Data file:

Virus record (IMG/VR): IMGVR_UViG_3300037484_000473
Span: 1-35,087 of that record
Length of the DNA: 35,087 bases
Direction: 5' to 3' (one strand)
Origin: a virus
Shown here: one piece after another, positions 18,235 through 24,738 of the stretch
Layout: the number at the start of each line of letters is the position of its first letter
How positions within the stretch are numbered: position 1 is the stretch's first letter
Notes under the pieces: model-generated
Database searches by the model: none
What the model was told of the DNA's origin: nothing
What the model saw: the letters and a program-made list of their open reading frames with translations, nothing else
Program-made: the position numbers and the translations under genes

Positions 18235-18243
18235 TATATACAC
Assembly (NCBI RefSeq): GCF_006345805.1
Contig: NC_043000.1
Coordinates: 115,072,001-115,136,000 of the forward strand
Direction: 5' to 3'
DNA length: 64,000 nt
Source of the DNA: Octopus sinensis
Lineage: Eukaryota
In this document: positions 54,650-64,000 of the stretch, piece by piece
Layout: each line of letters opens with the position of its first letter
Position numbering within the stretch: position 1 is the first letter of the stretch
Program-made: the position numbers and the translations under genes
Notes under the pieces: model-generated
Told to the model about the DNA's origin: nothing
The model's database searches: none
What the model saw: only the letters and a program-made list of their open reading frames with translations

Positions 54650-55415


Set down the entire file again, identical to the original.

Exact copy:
Virus record (IMG/VR): IMGVR_UViG_3300037484_000473
Span: 1-35,087 of that record
Length of the DNA: 35,087 bases
Direction: 5' to 3' (one strand)
Origin: a virus
Shown here: one piece after another, positions 18,235 through 24,738 of the stretch
Layout: the number at the start of each line of letters is the position of its first letter
How positions within the stretch are numbered: position 1 is the stretch's first letter
Notes under the pieces: model-generated
Database searches by the model: none
What the model was told of the DNA's origin: nothing
What the model saw: the letters and a program-made list of their open reading frames with translations, nothing else
Program-made: the position numbers and the translations under genes

Positions 18235-18243
18235 TATATACAC
Assembly (NCBI RefSeq): GCF_006345805.1
Contig: NC_043000.1
Coordinates: 115,072,001-115,136,000 of the forward strand
Direction: 5' to 3'
DNA length: 64,000 nt
Source of the DNA: Octopus sinensis
Lineage: Eukaryota
In this document: positions 54,650-64,000 of the stretch, piece by piece
Layout: each line of letters opens with the position of its first letter
Position numbering within the stretch: position 1 is the first letter of the stretch
Program-made: the position numbers and the translations under genes
Notes under the pieces: model-generated
Told to the model about the DNA's origin: nothing
The model's database searches: none
What the model saw: only the letters and a program-made list of their open reading frames with translations

Positions 54650-55415